By adding these three passages together without regard to context, and read them as if they were all speaking in the same way about the same thing to make the same point, we can conclude that we have here a jigsaw picture of a long ago historical event described in great detail (but of course we have to put the pieces together from various bits scattered through literature written 800 years apart!).

Then, if we take that assumption about the meaning of all these texts, and the assumption that adding texts together is the way to understand them (a drastic perversion of the "Scripture interprets Scripture" principle!), and bring that back to the Isaiah text, then it is very easy to reach the conclusion that Isaiah is also describing the same event. There are similar metaphors of light, stars, conflict, and being cast down. Earlier translations (KJV) mistakenly took the Hebrew term sheol in verse 15 as "hell" (in Hebrew it is simply the place where the dead go, a metaphor for death, specifically burial; see Sheol, Hell, and the Dead), which is another piece of the puzzle. So of course, since there is no mention of the "devil" or the "satan" in Isaiah, "Lucifer" must be the name Isaiah uses for him! So, Isaiah is talking about the devil being cast out of heaven!

This is the position that prevailed throughout much of the history of the church until the time of the Reformation and the Enlightenment, when we began asking more direct questions of the biblical text. We also gained more information in new archaeological discoveries of ancient civilizations, including thousands of tablets from Mesopotamia giving us a great deal of information about ancient Mesopotamian and Babylonian religion.

We learned that Babylonian religion was an astral religion, closely related to Canaanite practices, although more focused on the sun, moon, and stars and their motion than on the immediate cycles of nature as it was in Canaan. The Babylonians worshipped as gods the manifestations of celestial bodies. It is from Babylon that we get the signs of the Zodiac representing the constellations. We now know that the two terms used in the Hebrew text of Isaiah, Helel, morning star, and Shahar, dawn, were Babylonian astral deities (which is reflected in most modern translations).

Now, if we look at the text of Isaiah 14 in context, and without the assumptions we brought to it from the New Testament, the meaning of the passage becomes more obvious and goes a radically different direction. The book of Isaiah has spent the first chapters denouncing the sins of Israel and its failure to be God’s people. There have also been expectations that God will work in new ways in the life of the nation to help them recover their mission as God’s people. One of those ways would be through a new king to replace the corrupt Ahaz. Because of his pro-Assyrian policies, the nation was teetering upon the brink of catastrophe as Assyria expanded to the West (see Assyrian Dominance).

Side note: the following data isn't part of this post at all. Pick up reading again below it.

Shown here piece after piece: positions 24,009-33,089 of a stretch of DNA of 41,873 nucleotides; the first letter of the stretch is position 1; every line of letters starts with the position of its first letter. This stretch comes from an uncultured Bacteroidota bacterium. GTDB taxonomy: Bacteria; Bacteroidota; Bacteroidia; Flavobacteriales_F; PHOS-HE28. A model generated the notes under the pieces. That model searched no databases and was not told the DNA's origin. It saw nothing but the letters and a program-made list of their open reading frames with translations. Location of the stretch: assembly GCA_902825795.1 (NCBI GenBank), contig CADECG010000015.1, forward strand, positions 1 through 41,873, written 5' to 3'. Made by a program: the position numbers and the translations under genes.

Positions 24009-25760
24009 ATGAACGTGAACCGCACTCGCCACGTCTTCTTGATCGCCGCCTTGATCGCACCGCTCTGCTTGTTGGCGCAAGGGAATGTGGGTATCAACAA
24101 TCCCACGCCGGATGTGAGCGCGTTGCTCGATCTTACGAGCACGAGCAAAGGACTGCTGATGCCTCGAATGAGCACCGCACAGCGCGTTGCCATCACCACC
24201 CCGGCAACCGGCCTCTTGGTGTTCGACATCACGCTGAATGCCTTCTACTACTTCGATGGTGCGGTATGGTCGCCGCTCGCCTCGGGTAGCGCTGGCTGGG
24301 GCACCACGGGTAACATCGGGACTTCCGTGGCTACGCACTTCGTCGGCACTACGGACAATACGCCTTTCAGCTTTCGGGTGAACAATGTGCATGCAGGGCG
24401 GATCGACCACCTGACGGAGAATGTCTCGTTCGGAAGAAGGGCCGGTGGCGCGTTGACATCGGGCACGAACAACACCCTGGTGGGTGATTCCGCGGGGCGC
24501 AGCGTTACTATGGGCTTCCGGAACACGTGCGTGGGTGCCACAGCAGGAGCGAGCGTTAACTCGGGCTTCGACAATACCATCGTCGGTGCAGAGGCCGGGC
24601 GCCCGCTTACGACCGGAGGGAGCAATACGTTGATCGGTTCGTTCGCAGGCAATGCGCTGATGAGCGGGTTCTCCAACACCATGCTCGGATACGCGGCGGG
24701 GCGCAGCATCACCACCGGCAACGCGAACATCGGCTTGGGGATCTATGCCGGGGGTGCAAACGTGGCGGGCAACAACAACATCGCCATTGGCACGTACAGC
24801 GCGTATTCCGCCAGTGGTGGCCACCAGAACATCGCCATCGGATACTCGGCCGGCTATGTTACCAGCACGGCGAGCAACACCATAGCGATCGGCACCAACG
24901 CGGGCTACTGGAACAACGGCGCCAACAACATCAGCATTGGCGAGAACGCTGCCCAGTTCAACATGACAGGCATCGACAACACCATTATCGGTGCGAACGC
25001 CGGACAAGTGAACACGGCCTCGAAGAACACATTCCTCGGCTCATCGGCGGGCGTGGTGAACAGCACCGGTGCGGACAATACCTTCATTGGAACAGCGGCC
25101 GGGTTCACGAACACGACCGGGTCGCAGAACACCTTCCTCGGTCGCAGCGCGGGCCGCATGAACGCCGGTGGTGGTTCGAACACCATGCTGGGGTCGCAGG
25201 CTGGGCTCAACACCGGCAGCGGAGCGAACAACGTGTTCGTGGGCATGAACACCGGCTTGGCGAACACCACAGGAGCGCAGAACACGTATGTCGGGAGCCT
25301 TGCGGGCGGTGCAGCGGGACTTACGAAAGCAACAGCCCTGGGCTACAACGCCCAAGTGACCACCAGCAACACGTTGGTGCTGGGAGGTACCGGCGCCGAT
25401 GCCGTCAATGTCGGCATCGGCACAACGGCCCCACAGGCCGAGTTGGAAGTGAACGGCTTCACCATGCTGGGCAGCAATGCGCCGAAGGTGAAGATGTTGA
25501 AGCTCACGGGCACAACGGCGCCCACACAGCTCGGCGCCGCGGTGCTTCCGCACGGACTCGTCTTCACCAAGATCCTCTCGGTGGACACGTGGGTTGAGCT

Isaiah 13 begins a long section of the book known as "Oracles Against Foreign Nations." This is a standardized format in the prophets for universalizing responsibility to God. Not only Israel, but all nations, were accountable to God and would fall under the same judgment Israel would. As is typical in other prophetic books (Amos, Jeremiah, Ezekiel) not all of these oracles come from the same time period as Isaiah of Jerusalem, but they do follow a similar pattern and serve the same function in the book.

Isaiah 13 is part of the oracle directed against Babylon, probably from a time after the Exile. In very flowery, poetic, and highly figurative language, Babylon is denounced for her arrogance and lack of concern for other nations as she built her empire. It is interesting that in 13:10, specific mention is made of the failure of the Babylonian gods (constellations, sun, moon) to help them when God calls then to accountability.

Chapter 14 then begins with the promise of Israel’s return from Babylonian exile, a theme that dominates the middle section of Isaiah (40-55). Part of that return would involve the downfall of the tyrant king of Babylon (v. 4; probably Nebuchadrezzer; for the same language used of a later Babylonian ruler, Belshazzar, see Dan 5:20). In that context, verses 12-21 are a poetic picture of that downfall. Helel, morning star, and Shahar, dawn, then, are references to the Babylonian gods who could not save the king, and are themselves to be cast down. In fact, there is probably a reference here to the habit of ancient Near Eastern kings proclaiming themselves incarnations of the gods; with the fall of the kings, the gods also fell, often physically as the images that represented them were pulled down and destroyed (recall the symbolism of the overthrow of Saddam Hussein's statue in Baghdad).

So, the Isaiah passage does not connect, either historically or theologically, with the New Testament passages about the devil or the satan. By listening to the Old Testament passage on its own terms within its own context, we discover that Lucifer is not an Old Testament name for the devil or the satan. The passage in Isaiah 14:12-17 is directed at the downfall of the arrogant Babylonian rulers who took Israel into exile. By beginning with the New Testament, by making assumptions not supported by a closer examination of Scripture itself, and by using external theological categories as a lens through which to read Scripture, we may end up badly misreading Isaiah.

-Dennis Bratcher, Copyright © 2013, Dennis Bratcher, All Rights Reserved